How to Pack Your Travel Cooking Equipment

One drawback to cooking in your hotel room is the fact that you have to pack quite a bit of extra gear. This adds weight and bulk to your luggage.

You’ll want to consider this when packing so you don’t go over your airline’s luggage weight or size limit if you’re flying. If you’re taking a road trip, the weight and size of your equipment don’t matter as much. You’ll still want to be careful not to overpack.

Remember, you’ll have to pack all of your cooking equipment up and carry it around every time you move to a different hotel. If you move around frequently while you travel, this can become a hassle. If you’re staying in the same hotel for the duration of your trip, it’s less of an issue.

To keep weight down and save space in your pack, you’ll want to be as minimalistic as possible. Only pack items that are absolutely necessary. Try to choose equipment that offers multiple uses.

For example, instead of packing a grater, garlic press, and a vegetable peeler, just pack a knife. You can finely chop, mince, and peel just fine with a good knife. You don’t need a bunch of fancy kitchen gadgets to prepare a basic meal in your hotel room.

Also, consider the packed size of your travel kitchen. Try to choose items that can pack inside of one another to save space. For example, you can store your stove, bowl, sponge, and dish soap inside of your pot. Bundle your silverware, can opener, corkscrew, and knife together. Lay flat items like your plate and cutting board up against the walls of your backpack or suitcase.

When putting together your travel kitchen, consider using cooking equipment that is designed for ultralight backpacking. Ultralight cooking gear is much lighter and more compact than standard gear that is designed for your home kitchen. You can save a lot of space and weight this way. For example, a titanium pot weighs around 3-4oz. A comparable pot used for home cooking weighs 2-3 lbs.

Also, remember that some items are not permitted in a carry-on bag. If you pack kitchen knives or a bottle of dish soap, you’ll have to check your luggage. Some types of fuel aren’t permitted on airplanes at all. If you’re using a gas stove, you may have to wait until you arrive to buy fuel for it.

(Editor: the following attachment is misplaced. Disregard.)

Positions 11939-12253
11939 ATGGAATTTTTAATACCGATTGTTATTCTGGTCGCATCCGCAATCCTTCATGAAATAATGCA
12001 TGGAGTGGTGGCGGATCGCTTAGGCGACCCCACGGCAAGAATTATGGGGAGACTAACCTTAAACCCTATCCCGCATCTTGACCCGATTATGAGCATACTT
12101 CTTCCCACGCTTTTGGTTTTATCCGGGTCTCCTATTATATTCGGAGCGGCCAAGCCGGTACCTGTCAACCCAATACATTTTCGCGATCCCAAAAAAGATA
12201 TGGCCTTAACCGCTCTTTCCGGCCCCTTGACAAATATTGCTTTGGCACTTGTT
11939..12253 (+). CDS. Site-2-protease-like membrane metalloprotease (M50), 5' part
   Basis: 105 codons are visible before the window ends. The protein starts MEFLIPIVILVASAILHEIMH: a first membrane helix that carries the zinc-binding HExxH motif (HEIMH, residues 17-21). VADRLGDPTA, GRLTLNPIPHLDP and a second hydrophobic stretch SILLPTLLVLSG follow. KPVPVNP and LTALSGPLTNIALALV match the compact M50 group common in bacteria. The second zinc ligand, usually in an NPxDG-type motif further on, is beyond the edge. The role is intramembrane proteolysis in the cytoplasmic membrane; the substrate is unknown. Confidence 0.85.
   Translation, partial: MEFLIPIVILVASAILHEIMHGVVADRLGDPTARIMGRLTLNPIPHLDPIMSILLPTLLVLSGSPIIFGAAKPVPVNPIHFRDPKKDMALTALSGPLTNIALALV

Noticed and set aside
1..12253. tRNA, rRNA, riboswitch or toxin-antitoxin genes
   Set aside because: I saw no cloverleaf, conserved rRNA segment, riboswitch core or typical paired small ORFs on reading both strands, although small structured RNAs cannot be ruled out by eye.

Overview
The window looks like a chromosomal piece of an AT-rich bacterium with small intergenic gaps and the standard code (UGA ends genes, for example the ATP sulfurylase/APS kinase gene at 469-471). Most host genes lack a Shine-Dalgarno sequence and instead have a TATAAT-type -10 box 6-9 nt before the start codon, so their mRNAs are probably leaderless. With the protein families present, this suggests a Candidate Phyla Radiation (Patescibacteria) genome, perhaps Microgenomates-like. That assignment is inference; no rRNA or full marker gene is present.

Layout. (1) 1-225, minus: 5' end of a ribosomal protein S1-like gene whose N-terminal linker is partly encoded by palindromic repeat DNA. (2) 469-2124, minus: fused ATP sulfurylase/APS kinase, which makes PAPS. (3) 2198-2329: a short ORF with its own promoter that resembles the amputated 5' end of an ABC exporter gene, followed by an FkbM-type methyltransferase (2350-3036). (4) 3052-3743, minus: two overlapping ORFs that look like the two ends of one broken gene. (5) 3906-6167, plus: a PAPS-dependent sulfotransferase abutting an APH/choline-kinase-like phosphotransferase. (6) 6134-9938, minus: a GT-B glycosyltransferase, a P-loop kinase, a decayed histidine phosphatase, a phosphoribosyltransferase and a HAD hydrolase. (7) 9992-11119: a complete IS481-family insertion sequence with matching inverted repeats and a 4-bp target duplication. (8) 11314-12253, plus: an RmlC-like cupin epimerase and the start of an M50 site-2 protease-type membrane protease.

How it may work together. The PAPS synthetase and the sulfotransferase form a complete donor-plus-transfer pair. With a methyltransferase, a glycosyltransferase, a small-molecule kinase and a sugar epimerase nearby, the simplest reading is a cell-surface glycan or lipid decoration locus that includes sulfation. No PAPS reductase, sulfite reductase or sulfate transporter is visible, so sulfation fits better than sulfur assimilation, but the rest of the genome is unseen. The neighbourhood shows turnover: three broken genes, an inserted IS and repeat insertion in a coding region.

Stoves and Heat Sources for Cooking in a Hotel Without a Kitchen

In order to cook, you need a heat source. In this section, I’ll outline some of the best types of stoves for cooking in your hotel room. I’ll also suggest a few alternative hat sources that can work in a pinch.

Electric Burner/Hot Plate

For most travelers, a hot plate is the safest and most convenient option. Hot plates don’t have an open flame so you don’t have to worry as much about starting a fire. No open flame also means no dangerous fumes being emitted while you cook. The temperature is also easily adjustable. Hot plates are also very easy to use. Just plug it in, turn it on, and start cooking.

Hot plates have two main drawbacks. First, they are usually large and bulky which makes them a hassle to carry. You’d probably only want to pack one if you were planning to cook daily. Second, they also require that you have access to an electrical outlet. This means you can’t use them while camping.

A good choice would be the Cusimax Electric Burner. It’s affordable and fairly compact. It also has 7 temperature settings.

Universal Gas Stove

This is the best choice for those traveling in the developing word, where electricity or fuel canisters may not always be available. A universal gas stove can burn a wide range of liquid fuels including kerosene, white gas, and unleaded gasoline. Wherever you are, you can find at least one of these fuels.

I recommend the MSR WhisperLite International Multifuel Backpacking Stove. The stove is simple, compact, and can be cleaned and serviced in the field.

There are two drawbacks to universal gas stoves. First, they are kind of noisy. They can also be a bit difficult to use because you have to pressurize the fuel yourself.

Tip: Before flying with your stove, clean the fuel bottle carefully. If it has even the faintest odor of fuel, airport security could confiscate it. Use soap and water to clean the container and dry it out thoroughly.

Canister Gas Stove

If you’re traveling in the developed world or a region where you can easily buy gas canisters, a simple gas stove is your best option. These stoves are cheap, efficient, and easy to use. They are also incredibly compact. For most trips, these are your best option.

I like the Etekcity Ultralight Portable Outdoor Backpacking Camping Stove. It’s durable, compact, and affordable. The stove runs on 7/16 thread butane or butane/propane fuel canisters.

Immersion Heater

These aren’t really stoves but they can be used to cook quite a few simple meals. Immersion heaters simply use electricity running through a coil to boil water. They are incredibly cheap and easy to use. You can buy one of these at most grocery stores or hardware stores for just a dollar or two. They aren’t available in all countries due to safety concerns. I like the Norpro Instant Immersion Heater.